Eboni loved her husband and two sons, but like many women, longed for romance. The 38-year-old says, “I hoped each encounter with James would be something straight from the big screen — complete with “awwws” from an invisible audience.” Since James’ romantic gene was MIA, both husband and wife were left frustrated. It particularly irked Eboni that she and her husband were frequently working in separate rooms. “I wanted us to spend more time together.”
Two years ago, around the time of her 10th anniversary, she resolved to stop “waiting for him to get it” and to create her own romantic moments. Since Eboni needed her husband to accomplish this mission — she took her laptop and went into the room where he was working. “I got as close to him as I could without actually sitting on his lap, and continued my work.” After a few minutes he closed her laptop, looked his wife in the eyes and said, “I know what you’re trying to do… and I love it.” The two spent the next hour laughing and sharing time together.
Eboni shares, “This decision has made all the difference in the closeness of our relationship and the overall happiness in our marriage.”
If you wait for your husband to deliver your fantasy, you might wait a long time. The wait will create resentment — not a romance-builder. Reach out for what you want — your relationship will be better for it.
It’s all too common to let the wonderful big and small marital moments slip by without cherishing them and to dwell on the things that make us angry or sad.
Last New Year’s Anna, then married four years, decided to reverse that dynamic. The 40-year-old shares, “I created a gratitude love jar. The purpose was and is for my husband and me to make notes about specific everyday things we love about each other and our lives together, and to drop the note in the jar. Once a month we tip open the jar and look at what we’ve written. It’s memories like, “I loved so much that Anna brought me home some cough syrup and made tea for me”; “It warmed my heart when Rich complimented how I look in my new dress” and “While we were drinking wine and chatting on the porch we witnessed the most magical sunset of our lives together.”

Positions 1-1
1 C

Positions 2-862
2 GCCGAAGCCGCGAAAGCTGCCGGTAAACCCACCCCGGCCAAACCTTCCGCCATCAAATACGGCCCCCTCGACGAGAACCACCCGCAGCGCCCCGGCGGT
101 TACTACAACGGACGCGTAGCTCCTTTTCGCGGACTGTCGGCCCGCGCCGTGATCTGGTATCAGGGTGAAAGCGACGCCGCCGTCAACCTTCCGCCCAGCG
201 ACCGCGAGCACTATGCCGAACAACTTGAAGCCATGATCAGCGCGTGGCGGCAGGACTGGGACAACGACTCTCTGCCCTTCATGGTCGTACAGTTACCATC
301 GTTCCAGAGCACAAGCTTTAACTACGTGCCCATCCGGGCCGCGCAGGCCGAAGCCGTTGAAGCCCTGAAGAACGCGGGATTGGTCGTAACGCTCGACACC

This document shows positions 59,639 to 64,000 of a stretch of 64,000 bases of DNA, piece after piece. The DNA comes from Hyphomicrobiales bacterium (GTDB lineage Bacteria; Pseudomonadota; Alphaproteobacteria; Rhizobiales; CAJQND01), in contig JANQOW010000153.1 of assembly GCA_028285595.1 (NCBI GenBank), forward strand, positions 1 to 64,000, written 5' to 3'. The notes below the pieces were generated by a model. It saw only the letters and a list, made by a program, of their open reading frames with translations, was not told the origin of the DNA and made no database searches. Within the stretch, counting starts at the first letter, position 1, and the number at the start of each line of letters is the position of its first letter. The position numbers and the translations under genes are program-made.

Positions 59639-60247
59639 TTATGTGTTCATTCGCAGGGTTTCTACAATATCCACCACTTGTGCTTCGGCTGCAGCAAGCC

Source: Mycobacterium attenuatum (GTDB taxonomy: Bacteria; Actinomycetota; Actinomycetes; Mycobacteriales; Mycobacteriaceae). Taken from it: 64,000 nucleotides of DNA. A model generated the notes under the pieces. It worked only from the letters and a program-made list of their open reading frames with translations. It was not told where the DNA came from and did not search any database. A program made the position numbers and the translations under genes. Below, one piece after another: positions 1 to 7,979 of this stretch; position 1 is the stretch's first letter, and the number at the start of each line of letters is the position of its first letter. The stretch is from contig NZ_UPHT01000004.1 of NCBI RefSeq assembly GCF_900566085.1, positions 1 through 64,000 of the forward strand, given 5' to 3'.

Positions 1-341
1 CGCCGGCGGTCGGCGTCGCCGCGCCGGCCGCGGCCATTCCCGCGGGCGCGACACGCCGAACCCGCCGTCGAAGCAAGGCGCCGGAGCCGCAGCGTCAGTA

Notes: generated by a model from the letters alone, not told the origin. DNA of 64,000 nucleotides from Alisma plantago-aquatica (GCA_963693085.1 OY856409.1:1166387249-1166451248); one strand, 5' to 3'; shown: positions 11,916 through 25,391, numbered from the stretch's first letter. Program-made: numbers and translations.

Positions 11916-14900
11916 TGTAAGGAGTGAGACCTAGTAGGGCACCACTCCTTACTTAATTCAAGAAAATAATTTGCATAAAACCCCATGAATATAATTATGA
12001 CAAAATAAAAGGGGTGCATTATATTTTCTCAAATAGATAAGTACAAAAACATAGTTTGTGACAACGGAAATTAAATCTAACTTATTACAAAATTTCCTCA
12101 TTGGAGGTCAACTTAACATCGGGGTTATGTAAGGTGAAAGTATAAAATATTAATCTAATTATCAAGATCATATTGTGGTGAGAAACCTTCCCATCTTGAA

Even if you and your mate don’t create a ‘gratitude love jar’, a deceptively simple way to revolutionize your marriage is to start noting the everyday romantic moments you are grateful for, and to share those moments on a regular basis. Such reminders of the quiet joys of your lives together can cement your bond. Anna says, “A year later the gratitude jar has really helped Rich and me appreciate the ways we add to one another’s lives, and to let the bad stuff go.”
When couples settle into the day-to-day busyness of life, alas a hugely important ingredient of a happy relationship often falls by the wayside — shared fun.
Five years ago Emily determined that she and her husband of six years had become way too serious. Emily, now 39, recalls, “The world then, as now, seemed dark and awful. Everything Josh and I did together were errands, favors for friends and family… We were too, well, too adult!”
She vowed to bring playtime back to the marriage whether through pillow fights, sushi making or rolling in the leaves. She says, “Josh was extremely receptive to my suggestion. At least twice a month we do something together to shake up the routine and remind ourselves we’re not in the grave! Next week we’re taking an improv workshop.”
While you don’t need to become Amy Schumer and Chris Rock, you do need to keep “fun” in the routine. The couple that plays together stays.
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